The Software Bus Network (SBN) is a plug-in component developed for the Core Flight System (cFS) framework that extends the core Flight Executive (cFE) Software Bus (SB) publish/subscribe messaging service across partitions, processes, processors, and networks. This extension is done transparently for cFS software components, such that cFS software components remain unchanged and are unaware of source or destination(s) location.

Borrowing concepts developed for the Internet, SBN implements a peer-to-peer networking pattern without a bus master, making it inherently fault tolerant and robust against network and system failures. Using a multi-round heartbeat exchange, SBN rapidly detects network failures and reestablishes connections when a redundant node is brought on line. The software has three primary functions: (1) establish and maintain a connection over the available process/processor interfaces to each peer, (2) distribute and maintain a database of subscription messages for each of the peers, and (3) distribute messages to peers that subscribed to that message identifier. Based on NASA requirements for software reliability and performance, SBN implements those three functions in a relatively simple and robust fault-tolerant design using less than 12 KB of code space. SBN has network adapters for ARINC 653 partitions, serial inter faces, UDP/IP, and SpaceWire, with the ARINC 653 implementation having been recently certified for NASA safety critical Class A use by Johnson Space Center.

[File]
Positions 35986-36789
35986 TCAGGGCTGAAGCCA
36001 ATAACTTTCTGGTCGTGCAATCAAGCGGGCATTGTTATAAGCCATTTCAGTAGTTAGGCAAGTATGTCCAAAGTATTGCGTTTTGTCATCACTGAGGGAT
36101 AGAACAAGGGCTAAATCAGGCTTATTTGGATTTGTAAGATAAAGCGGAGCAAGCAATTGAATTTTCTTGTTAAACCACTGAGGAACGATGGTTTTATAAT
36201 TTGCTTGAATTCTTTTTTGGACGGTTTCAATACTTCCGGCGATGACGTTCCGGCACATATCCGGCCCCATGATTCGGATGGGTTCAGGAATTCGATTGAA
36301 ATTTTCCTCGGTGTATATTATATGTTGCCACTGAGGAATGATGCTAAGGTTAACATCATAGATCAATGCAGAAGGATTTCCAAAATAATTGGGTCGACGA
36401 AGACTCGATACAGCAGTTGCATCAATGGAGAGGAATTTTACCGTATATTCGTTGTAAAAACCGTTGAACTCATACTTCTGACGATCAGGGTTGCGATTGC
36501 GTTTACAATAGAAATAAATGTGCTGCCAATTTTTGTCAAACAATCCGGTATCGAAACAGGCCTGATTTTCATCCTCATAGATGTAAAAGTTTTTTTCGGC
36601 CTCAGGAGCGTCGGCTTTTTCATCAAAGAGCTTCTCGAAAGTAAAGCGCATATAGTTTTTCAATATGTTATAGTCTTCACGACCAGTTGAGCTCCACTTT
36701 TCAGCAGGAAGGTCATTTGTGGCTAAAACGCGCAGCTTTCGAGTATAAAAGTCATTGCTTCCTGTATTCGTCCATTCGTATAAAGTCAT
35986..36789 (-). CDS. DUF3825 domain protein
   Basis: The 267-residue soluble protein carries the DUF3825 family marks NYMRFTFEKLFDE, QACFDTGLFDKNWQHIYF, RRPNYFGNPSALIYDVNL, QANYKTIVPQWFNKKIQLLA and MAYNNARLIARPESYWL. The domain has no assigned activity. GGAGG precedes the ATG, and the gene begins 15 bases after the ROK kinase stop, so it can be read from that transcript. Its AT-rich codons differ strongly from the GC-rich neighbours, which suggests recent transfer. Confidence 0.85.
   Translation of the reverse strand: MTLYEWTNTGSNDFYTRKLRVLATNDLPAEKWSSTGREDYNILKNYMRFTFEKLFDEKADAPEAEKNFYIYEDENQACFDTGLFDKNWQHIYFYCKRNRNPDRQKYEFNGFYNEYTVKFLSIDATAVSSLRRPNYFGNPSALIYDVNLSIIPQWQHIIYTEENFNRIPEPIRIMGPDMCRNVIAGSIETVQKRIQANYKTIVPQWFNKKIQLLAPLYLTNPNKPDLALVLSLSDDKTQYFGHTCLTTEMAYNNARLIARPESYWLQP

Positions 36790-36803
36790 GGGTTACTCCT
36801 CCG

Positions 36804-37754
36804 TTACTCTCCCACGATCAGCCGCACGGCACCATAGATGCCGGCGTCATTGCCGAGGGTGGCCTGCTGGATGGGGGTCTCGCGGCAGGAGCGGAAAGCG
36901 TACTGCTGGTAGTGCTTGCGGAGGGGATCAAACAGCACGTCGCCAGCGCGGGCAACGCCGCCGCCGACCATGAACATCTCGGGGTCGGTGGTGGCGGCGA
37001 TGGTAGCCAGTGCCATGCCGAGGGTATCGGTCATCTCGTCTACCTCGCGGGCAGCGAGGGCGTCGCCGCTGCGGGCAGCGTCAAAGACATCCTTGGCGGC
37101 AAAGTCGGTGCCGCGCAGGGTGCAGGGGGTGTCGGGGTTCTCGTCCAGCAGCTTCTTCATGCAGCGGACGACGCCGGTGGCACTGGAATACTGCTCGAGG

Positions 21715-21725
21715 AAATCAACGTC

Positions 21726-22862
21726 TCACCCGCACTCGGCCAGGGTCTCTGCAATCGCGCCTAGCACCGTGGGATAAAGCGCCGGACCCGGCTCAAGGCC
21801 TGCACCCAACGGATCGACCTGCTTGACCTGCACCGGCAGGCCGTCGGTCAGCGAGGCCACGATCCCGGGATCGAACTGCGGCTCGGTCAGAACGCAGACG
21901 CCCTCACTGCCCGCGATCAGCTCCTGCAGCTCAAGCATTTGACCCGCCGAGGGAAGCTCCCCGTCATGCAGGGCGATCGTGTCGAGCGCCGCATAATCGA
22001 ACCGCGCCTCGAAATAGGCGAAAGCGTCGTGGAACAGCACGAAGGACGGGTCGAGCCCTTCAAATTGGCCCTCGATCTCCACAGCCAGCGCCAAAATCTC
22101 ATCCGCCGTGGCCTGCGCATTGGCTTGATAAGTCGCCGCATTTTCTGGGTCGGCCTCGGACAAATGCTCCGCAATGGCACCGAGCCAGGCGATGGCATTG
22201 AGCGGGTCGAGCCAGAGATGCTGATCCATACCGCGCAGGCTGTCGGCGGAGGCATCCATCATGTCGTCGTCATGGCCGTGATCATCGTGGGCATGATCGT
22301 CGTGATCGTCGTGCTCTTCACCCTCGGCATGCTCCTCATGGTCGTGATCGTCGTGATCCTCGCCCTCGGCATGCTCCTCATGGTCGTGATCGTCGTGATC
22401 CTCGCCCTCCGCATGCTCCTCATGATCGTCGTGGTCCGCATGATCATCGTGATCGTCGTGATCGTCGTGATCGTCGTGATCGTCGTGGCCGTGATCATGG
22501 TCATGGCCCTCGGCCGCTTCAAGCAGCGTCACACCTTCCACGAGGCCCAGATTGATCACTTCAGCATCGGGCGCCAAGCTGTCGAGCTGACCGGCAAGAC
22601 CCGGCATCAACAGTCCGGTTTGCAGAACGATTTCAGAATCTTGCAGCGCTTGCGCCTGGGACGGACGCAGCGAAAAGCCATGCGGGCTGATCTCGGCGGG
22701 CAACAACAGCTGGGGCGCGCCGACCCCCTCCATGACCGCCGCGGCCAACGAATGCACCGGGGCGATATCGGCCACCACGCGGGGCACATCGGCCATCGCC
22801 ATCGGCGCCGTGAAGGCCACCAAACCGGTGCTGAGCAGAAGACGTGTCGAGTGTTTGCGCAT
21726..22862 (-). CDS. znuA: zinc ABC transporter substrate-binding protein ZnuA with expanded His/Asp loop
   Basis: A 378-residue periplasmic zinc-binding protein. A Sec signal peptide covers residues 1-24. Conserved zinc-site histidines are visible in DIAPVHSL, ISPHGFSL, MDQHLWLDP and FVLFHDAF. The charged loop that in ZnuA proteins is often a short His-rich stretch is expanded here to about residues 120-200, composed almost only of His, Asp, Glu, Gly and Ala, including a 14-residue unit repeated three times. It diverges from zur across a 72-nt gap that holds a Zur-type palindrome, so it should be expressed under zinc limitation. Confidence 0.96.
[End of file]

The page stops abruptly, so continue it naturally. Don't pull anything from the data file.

This technology is soon to be NASA open source and is intended for use on any government and/or commercial flight software mission/project utilizing the open source, cFS framework. And as spacecraft systems move towards multiprocessor, partitioned, and distributed systems, SBN becomes a key enabling software technology in support of those next-generation platforms.

This work was originally done by Jonathan Wilmot of Goddard Space Flight Center and Robert McGraw of Space Systems Integration, LLC, with additional network adapters and extensions by Elizabeth Timmons and Jaclyn Beck of Goddard Space Flight Center. GSC-16917-1

NASA Tech Briefs Magazine

This article first appeared in the May, 2015 issue of NASA Tech Briefs Magazine.

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